Written by Sydney Walters
Sydney Walters, indie author of novel State of Grace, the first in a young adult series based on true events, is also a copywriter and marketing professional from Washington, D.C.
Her story is based solely on the tragedy of the town of Centralia, Pennsylvania, USA. Sydney was inspired by these true events to write her debut novel.
The Inspiration Behind State Of Grace
In the year 1962, a coal mine eruption took place beneath the town in a coal mining vein. The damage was catastrophic, nearly destroying many parts of the town and eventually lead to an evacuation of it’s residents. However, not everyone was willing to leave so quickly.
Sydney later discovered that the stubborn ignorance of small-town America can run as deep as coal, and it disturbed her down to the core.
As the town is still burning below to this day, she was baffled that there were hundreds of people who decided to stay and raise their families on such literal broken foundation.
As Sydney did a deep dive into some archives on the town, she discovered a story about a young boy who had fallen through a sinkhole in Centralia. Luckily, this young boy survived, but Sydney knew that that was just it: it was all luck.
How this many people could be living in a town where hell was burning below them sparked a fire of her own inside Sydney, and thus her story, State of Grace, was risen from the ashes.
Writing State Of Grace
The story follows the young protagonist, Grace, and what it’s like for her to grow up in the crumbled town of Centralia with her baby brother, Sam. After some unexpected tragedy and loss, Grace must fight for her life to get out of the town and move forward, while simultaneously addressing the past that she cannot escape from.
On November 24th, 2019, Sydney sat down at a favorite local spot of hers, trying to find some inspiration for a short story.
She had been suffering from anxiety for years and was trying hard to get back into writing as an outlet, when she used the research on Centralia to write a story of her own. On that same day, she had written over 2,000 words and was so excited, she almost forgot to pay her bill on the way out of the restaurant.
Finding Her Voice
Growing up, Sydney was the quiet and shy kid in her class. She recalls numerous times of being interrupted, talked over, or completely ignored for many years, which greatly effected her self esteem. So, Sydney turned to writing as a way to sound her voice.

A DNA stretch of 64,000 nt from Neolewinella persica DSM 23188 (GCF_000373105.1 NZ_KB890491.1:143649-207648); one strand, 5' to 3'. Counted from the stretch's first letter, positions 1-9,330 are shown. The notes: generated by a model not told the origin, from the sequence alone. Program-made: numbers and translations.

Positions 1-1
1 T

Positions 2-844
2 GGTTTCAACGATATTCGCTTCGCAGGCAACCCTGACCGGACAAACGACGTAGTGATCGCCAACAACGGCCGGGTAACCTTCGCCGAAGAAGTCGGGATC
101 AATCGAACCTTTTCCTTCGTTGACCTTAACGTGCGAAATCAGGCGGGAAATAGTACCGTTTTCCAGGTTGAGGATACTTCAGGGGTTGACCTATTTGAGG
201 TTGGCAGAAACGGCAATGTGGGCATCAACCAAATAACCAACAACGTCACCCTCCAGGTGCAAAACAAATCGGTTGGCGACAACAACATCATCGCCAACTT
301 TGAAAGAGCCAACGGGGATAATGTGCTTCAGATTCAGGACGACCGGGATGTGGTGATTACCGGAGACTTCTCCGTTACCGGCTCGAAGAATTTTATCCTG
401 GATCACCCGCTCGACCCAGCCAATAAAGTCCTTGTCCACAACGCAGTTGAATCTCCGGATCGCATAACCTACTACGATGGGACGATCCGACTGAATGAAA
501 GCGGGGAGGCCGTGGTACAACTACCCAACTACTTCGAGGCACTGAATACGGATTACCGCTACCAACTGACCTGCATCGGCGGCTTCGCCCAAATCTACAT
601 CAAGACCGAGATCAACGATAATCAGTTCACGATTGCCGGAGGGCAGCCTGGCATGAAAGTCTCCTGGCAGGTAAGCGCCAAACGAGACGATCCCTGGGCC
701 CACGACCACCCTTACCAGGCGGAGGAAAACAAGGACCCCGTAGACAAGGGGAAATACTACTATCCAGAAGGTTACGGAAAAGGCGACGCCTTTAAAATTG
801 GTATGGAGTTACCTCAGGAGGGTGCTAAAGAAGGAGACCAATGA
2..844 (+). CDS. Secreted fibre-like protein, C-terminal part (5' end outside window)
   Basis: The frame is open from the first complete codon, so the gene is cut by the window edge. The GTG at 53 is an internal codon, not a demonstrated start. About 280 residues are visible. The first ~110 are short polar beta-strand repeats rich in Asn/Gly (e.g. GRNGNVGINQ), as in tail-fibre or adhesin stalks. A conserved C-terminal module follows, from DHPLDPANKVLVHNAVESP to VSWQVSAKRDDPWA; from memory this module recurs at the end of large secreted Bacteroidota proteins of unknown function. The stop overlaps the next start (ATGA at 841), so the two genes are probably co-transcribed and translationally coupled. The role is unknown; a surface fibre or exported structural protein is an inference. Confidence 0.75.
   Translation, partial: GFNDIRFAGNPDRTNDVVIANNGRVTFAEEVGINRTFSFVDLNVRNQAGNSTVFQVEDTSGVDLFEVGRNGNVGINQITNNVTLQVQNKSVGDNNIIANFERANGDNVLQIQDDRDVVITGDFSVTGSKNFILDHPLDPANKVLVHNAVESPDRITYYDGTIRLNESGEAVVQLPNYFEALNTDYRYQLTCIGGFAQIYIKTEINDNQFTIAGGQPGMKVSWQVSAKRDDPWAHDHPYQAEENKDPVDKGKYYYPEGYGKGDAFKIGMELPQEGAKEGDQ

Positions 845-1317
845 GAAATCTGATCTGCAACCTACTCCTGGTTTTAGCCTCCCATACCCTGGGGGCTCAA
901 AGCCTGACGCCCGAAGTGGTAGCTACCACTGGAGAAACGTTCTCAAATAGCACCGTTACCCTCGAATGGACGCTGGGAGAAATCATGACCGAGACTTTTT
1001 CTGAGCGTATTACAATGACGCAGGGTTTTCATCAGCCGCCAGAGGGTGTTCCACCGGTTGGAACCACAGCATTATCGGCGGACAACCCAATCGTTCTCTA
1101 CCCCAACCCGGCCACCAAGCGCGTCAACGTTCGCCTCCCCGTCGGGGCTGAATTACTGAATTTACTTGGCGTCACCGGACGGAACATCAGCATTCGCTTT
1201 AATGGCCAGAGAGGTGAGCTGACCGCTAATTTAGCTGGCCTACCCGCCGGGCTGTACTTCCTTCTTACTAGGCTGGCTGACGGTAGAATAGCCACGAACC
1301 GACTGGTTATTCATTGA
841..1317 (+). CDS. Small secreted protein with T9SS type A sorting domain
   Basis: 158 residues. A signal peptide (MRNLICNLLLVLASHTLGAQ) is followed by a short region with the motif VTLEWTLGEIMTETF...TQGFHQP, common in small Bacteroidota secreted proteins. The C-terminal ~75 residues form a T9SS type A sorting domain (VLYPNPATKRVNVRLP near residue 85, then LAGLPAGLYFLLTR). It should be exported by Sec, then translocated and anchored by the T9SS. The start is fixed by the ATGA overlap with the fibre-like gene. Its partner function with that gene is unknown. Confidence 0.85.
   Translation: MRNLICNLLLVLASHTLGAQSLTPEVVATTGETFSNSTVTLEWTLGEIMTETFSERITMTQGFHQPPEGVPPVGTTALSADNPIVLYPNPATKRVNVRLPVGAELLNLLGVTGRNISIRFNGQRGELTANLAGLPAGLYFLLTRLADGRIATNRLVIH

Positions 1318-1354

If nobody would listen to Sydney, she thought that perhaps they would read her words instead. Writing from an early age, around ten years old, by the time she was 23 she had a full manuscript ready to be sent out into the publishing world.
Indie vs Traditional Publishing
Indie publishing was the obvious choice for Sydney for a few reasons: Creative control, timing, and owning the rights to her work.
Being an author means creating original work, whether it be from your heart, soul, or a complete brain-dump of information. Originality is important to Sydney, and she did not want to give that up. While traditional publishers will sweep through a manuscript and perform an entire content edit, indie publishers focus on grammar, punctuation, and consistency.
Time plays a huge part in why she chose this route as well. Traditional publishing often takes much longer, with a process deeming as long as the publishers see fit, no matter what the author had foreseen for a launch date. When done Sydney’s way, she was able to have specific dates and deadlines mapped out for her, and it gave a heavy sense of relief.
Owning the rights to her work was important to Sydney. To have her story re-written for what someone else says will sound better or sell better removes the authenticity of the art form, and it was not something that she wanted for her book at that time.
Sydney vowed to send her writing into the world straight from her mind, to her hands, and finally, to the printer.
The Power Of Story
Sydney has overcome struggles of her own by writing through her protagonist, Grace, and hopes that her story will reach young girls that felt the way that she did when growing up.
She also hopes that her story will reach readers that struggle with dyslexia, as she had the book formatted with certain fonts, page colors, and line spacing so that it is easier to read.
In a world where women and girls are far too often silenced, Sydney’s words speak loudly enough to shine a light in the darkness, through the smoke and the ash.